COVID-19 Vaccine Rollout Raises Optimism
2020 presented many struggles for brick-and-mortar-based businesses across the country. At the start of the COVID-19 pandemic a little over one year ago, when many businesses were required to close their doors to the public, we had little idea as to when our lives would return to a sense of normalcy.
The commercial real estate market across the country took a huge hit. And with the cost of rent, overdue loan payments, and a lack of cash flow, many businesses which could not transition their services into a digital platform were forced to close.
However, multi-service chains, which offer essential and inessential products and services alike, such as Target and Walmart were able to grow their capital while smaller stores struggled to stay afloat. ECommerce also shot up 44%, resulting in $ 861.12 billion worth of consumer spending.
Now with the vaccine rollout well underway, certain retail brokerage firms are already feeling optimistic about the future of the market. At the height of the pandemic, the majority of public-use buildings left open were reserved for essential services. Only now in 2021 are certain brokers seeing a growing return of leasing and sales activity for specialty stores, restaurants, and fitness centers. On the public side, retail companies such as Starbucks, Chase Bank, and 7-11 are planning major store openings and expansions across the country.
Other experts in the field are not so sure about a blue-sky future for commercial real estate. During a virtual panel at the Urban Land Institute in late 2020, Andrew Warren, the director of research for PwC Management Services told attendees that the COVID-19 pandemic did not change the real estate market as much as it accelerated already existing trends.
After over a year of many office employees proving that they can work productively and effectively from home, it will not be hard to imagine a significant number of businesses transitioning to a remote-only workplace to save on operating costs. Warren also believes that the prevalence of eCommerce will hold steady following mass vaccinations. And the recovery of traditional retail may be slow as residents continue to move out of city centers and into inner-ring suburban areas.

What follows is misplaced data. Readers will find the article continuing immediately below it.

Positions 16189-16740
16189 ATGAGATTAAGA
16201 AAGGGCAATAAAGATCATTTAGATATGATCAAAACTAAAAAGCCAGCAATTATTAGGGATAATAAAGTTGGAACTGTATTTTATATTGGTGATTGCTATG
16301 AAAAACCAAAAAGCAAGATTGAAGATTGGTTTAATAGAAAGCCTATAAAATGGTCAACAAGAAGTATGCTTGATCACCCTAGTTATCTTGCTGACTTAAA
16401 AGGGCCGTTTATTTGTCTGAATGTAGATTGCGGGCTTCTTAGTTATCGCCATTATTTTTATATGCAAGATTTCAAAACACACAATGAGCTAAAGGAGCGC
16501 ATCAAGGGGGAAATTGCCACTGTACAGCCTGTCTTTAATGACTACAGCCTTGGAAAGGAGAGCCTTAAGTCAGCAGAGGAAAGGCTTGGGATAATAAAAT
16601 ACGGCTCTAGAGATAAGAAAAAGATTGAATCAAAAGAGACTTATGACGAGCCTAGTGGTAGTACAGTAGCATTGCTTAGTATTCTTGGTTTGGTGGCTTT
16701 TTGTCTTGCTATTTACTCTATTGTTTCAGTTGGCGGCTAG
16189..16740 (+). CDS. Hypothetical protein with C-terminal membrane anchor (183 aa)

In 2021, the Mid-Atlantic market has seen major companies such as Amazon, BMW, and Wayfair invest in the area, leasing out space for warehouses and distribution centers. Steady, yearly population growth and a strong rent-to-income ratio have long made the Mid-Atlantic region a popular and attractive area for commercial real estate.
As more vaccines are distributed to the general public, experts will start to gain a greater sense of what the future holds for the commercial real estate market. Until then, the team at Liff, Walsh & Simmons will be keeping a close eye on any and all trends and developments in the Mid-Atlantic area, as well as across the country. If you have questions about a commercial real estate issue, or would like more information about our business law services and expertise, email Tom Simmons at Tsimmons@liffwalsh.com or call me direct at (443) 569-7270.
About Liff, Walsh & Simmons
Liff, Walsh & Simmons is a full-service business law firm serving the legal needs of small businesses and privately held companies, their owners and operators, and individuals throughout their business and family life cycles. From helping entrepreneurs bring their business visions to market, to representing middle-market companies in business transactions and disputes, we take pride in providing value-driven solutions and great results. Our responsive service is focused on general and transactional business advice, commercial and civil litigation, commercial real estate, land use, finance, and estate planning and administration.